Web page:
Continuing on Cypriot traditional dances, this is a brief description of the main styles that exist. It is of great interest to get to know better the reason behind the creation of each routine, as it had alot to do with a society’s rituals and people’s daily lives.
Men’s face-to-face dances: They used to be performed by two men placed competitively opposite each other. ¨Kartji¨ means opposite. This is where they get their original name.In reality, the dance was a rivalry between the two dancers. It was a contest of bravery, youthful vigor and artistic merit. The men’s face-to-face dances are very lively. In the ¨kartjilamas¨ style, known also as ¨tchiatisma¨ – which means improvised rhyming – the dancers get the opportunity to display both their dancing and singing skills. Since 1960 these dances have been performed synchronously by a group of dancers.go to fill their clay jugs with water.
Women’s face-to-face dances: The young ladies dance while standing opposite to each other. In the 1st and 2nd dance they wave their hands in a way to imply that they are either embroidering or sewing. In the third dance they hold a diagonally folded handkerchief by its two edges, waving it rhythmically and gracefully while dancing. They are supposed to be showing to the spectator the product of their sewing or embroidery, which he witnessed in the two previous dances. This dance is also called the ¨handkerchief dance¨. This third dance is also the one performed by the bride and groom at the wedding reception in honour of their quests.
Tatchia: Tatchia is a thin sieve used to sift flour. It is a skill dance. A glass or several glasses are placed on the wall of the sieve and the dancer has to dance with it without spilling any of the water in the glasses.
Drepani: This is also a skill dance. The movements represent the harvest.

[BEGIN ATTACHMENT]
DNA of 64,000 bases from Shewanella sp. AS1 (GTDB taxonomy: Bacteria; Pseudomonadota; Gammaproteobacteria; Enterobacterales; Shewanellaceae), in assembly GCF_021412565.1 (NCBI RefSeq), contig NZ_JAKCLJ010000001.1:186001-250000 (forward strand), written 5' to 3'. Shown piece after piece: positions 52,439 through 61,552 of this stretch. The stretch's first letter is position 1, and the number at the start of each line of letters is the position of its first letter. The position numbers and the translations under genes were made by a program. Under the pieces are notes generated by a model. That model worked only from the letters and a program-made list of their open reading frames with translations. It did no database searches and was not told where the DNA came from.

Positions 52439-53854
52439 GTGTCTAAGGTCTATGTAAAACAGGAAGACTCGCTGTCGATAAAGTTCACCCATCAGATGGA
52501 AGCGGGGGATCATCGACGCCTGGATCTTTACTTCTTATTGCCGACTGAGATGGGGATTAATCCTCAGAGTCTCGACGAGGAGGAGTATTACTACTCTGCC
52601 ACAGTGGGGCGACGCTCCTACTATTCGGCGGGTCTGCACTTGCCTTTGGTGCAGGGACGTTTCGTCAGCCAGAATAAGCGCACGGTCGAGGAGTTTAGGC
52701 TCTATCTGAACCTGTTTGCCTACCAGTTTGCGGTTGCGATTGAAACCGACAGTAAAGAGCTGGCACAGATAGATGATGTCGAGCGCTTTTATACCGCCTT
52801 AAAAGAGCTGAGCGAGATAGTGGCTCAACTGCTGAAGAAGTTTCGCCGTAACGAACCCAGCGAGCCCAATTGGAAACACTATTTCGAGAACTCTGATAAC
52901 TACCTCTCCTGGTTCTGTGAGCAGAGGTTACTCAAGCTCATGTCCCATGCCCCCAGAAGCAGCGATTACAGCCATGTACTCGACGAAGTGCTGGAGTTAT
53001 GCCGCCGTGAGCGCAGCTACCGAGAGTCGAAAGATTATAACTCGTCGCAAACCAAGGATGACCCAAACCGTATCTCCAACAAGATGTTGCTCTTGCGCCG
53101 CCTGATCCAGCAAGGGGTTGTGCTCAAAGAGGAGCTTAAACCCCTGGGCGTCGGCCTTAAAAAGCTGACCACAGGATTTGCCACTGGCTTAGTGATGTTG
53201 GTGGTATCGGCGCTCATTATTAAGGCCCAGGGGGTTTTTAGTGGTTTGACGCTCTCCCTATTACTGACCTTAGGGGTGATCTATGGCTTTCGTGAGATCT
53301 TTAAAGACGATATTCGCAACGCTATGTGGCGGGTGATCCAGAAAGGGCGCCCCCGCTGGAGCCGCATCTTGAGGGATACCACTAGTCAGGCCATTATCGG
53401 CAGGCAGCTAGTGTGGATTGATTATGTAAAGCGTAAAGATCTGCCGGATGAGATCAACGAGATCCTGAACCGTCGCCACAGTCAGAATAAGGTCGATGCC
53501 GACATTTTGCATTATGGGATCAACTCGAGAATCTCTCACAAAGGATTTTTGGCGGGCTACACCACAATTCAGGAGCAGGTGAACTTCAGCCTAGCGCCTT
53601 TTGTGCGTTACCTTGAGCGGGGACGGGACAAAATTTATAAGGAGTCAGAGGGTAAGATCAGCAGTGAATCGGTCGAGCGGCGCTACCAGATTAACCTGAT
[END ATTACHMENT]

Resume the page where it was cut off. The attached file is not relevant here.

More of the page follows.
Glasses – Arabies: Like the previously mentioned dances, this is also a men’s skill dance. In the old days it used to be performed with a single glass placed on the dancers head. Nowadays, several glasses are used and their number depends on the dancers skillfulness.
Zeimbekiko – Stamna: The name ¨zeibekiko¨ most probably comes from ¨zeibekies¨ – a tribe of Asia Minor. The mixed dance ¨stamna¨ which means clay water-pot, is performed by men and women. In those days it was unthinkable to have men and women dancing together.In this dance the young girls go to the water fountain to fill their clay jugs. The young men are hidden there waiting in order to see their beloved.The bravest of them all moves forward in order to exchange some words of love with his sweetheart. She, however, is taken by surprise and drops her clay pot, which of course, breaks into pieces. The girl then goes to tell her mother that she ¨had tripped and broken her jug¨. But her mother, who knows better, says: ¨It is not a stumble but a young mans embrace, which caused the breaking of the pot¨.
Mandra dance: This one is also exclusively performed by men. It symbolizes the activities in the life of a Cypriot shepherd.Tillirkotissa: A trailing dance, based on the voice of Tillirkotissa. The ¨voices¨ are different melodies, known in the various areas of Cyprus, such as ¨Mesaritissa¨, ¨Karpasitissa¨, ¨Akathkiotissa¨, depending on the area of origin. For instance ¨Mesaritissa¨ comes from the area of Mesaria and so on.
Sousta: It is the Greek word for ¨spring¨. The sousta is a fast rhythmical dance, which was usually performed as the ¨farewell song¨ at wedding receptions or other feasts.